Of course, it's not a perfect show. I doubt such a thing can even exist, and there are plenty of nits I feel the compulsion to pick. The penultimate episode, After You've Gone, was a bit of a drag all around. While hearing Carcossa rants from psychos and tweakers and LSD inspired diary entries is chilling, in After You've Gone we get to hear the same babble from a nice old lady who, though later accused of having dementia, is never shown to us as being anything but mentally sound. The results make Carcossa sound like the weird fiction it's pulled from rather than foreboding presence it is for the rest of the series, and gave the series it's only moment of bathos. Finally, in the last episode, while Rust was thematically heading for a crucifixion from the moment he brings up his habit of 'contemplating the moment in the garden,' I'm not sure it had to be quite so on the nose as being stabbed in the side, descending into a three day, near death coma, and coming out the other side with hair more messianic than ever.
Though, perhaps Rust's near death journey has a closer parallel in Odin, who hung himself from the World Tree and pierced his side so that he might go through near death and gain wisdom. Further echoed by Rust's left eye being wounded to the point of appearing lost when he first wakes in the hospital, mirroring Odin's other trial of giving up an eye for yet more wisdom. Of course, for this argument one would have to ignore the preponderance of Christian imagery in the show and its total lack of Norse symbolism. So why do I bring it up? Because maybe the reason these comparisons can be made so easily is what Rust tells us at the end. It's just one story. The story of light versus darkness. The light of the love extolled by Christ, of the wisdom prized by Odin, of the justice of a society that punishes those who hurt the weak, versus the darkness of violence, of cruelty, of ignorance and blind obedience, the 'chain of command' that the sheriff falls back on to avoid the guilt of allowing children to be taken by the dark. The darkness that comes when people give themselves wholly to the direction of another human being, believing them to be perfect, placing them above suspicion. Because no one is perfect. We all have our dark sides and the only way they can be truly kept in check is for all of us to be equal.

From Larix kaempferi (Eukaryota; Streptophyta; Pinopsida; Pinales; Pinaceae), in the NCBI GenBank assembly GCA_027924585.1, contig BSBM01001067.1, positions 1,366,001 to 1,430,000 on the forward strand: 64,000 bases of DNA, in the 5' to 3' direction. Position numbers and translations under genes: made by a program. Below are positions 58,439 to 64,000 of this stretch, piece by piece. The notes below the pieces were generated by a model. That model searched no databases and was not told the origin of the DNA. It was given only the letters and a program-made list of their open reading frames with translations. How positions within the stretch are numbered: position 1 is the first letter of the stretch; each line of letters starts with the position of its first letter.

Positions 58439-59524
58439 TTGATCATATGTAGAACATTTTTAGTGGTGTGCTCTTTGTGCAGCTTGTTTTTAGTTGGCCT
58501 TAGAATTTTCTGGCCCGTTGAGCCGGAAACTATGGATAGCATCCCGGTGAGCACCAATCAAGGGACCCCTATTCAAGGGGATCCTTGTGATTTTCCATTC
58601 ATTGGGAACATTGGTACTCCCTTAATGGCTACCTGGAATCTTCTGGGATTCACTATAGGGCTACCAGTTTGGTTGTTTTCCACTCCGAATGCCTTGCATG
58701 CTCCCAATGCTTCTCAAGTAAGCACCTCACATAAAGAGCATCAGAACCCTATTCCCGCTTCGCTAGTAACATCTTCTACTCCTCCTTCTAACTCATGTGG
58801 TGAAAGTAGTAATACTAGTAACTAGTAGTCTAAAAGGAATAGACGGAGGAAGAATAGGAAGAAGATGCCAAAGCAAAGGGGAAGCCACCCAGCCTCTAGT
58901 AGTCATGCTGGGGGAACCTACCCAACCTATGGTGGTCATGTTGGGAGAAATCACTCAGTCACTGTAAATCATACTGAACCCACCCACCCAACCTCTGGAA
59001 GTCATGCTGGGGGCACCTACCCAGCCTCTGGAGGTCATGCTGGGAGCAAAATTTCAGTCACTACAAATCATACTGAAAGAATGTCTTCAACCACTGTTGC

That brings us to True Detectives stance on religion. Something to note is that this show is so well crafted that even the most fundamentalist, hard line Christians could, in theory, enjoy it as a tale of devil worshipers brought to justice. When really the deeper message of the story is that Christianity, at least that of the Tuttle brand with its dogma of blind obedience and faith, is not so far removed from the most ancient, predatory forms of belief. That, in Rust's words, they all amount to "one monkey looked at the sun and told the other monkey, 'He said for you to give me your fucking share.'" It doesn't matter whether it's done in the name of the Sun, or God, or the Yellow King, that kind of system will always be a doorway for the most evil among us to gain power over the rest.
However, one shouldn't mistake this withering critique of organized religion or Rust's frequent monologues as a condemnation of religion entire. Indeed, one of the most surprising, sympathetic, perhaps overlooked characters the show gives us is the revivalist minister Joel Theriot. When first encountered he seems suspicious if not outright sinister, it's only later that we learn his whole story. That he left Tuttle's organization after his attempts to reveal pedophilia among its leaders ended with being framed for embezzlement, that over the years he's given up on preaching because he's found that nearness to God can only be found in silence. In fact, if Rust hadn't been so busy criticizing his congregation he may have recognized much of the ministers sermon (the text of which was graciously made the top comment of that video). The core of this sermon, the ideas Theriot is wrestling, how we are both simultaneously a part of nature and apart from nature, that we are prisoners of our senses and corporeality, are the exact same ideas that Rust wrestles with for the whole of the show. And the answer Theriot tries to tell him, if only Rust had had ears to hear, is the same Rust finds in the end. Theriot may call it God while Rust calls it the universe, but the essence is realizing our oneness with it and with each other.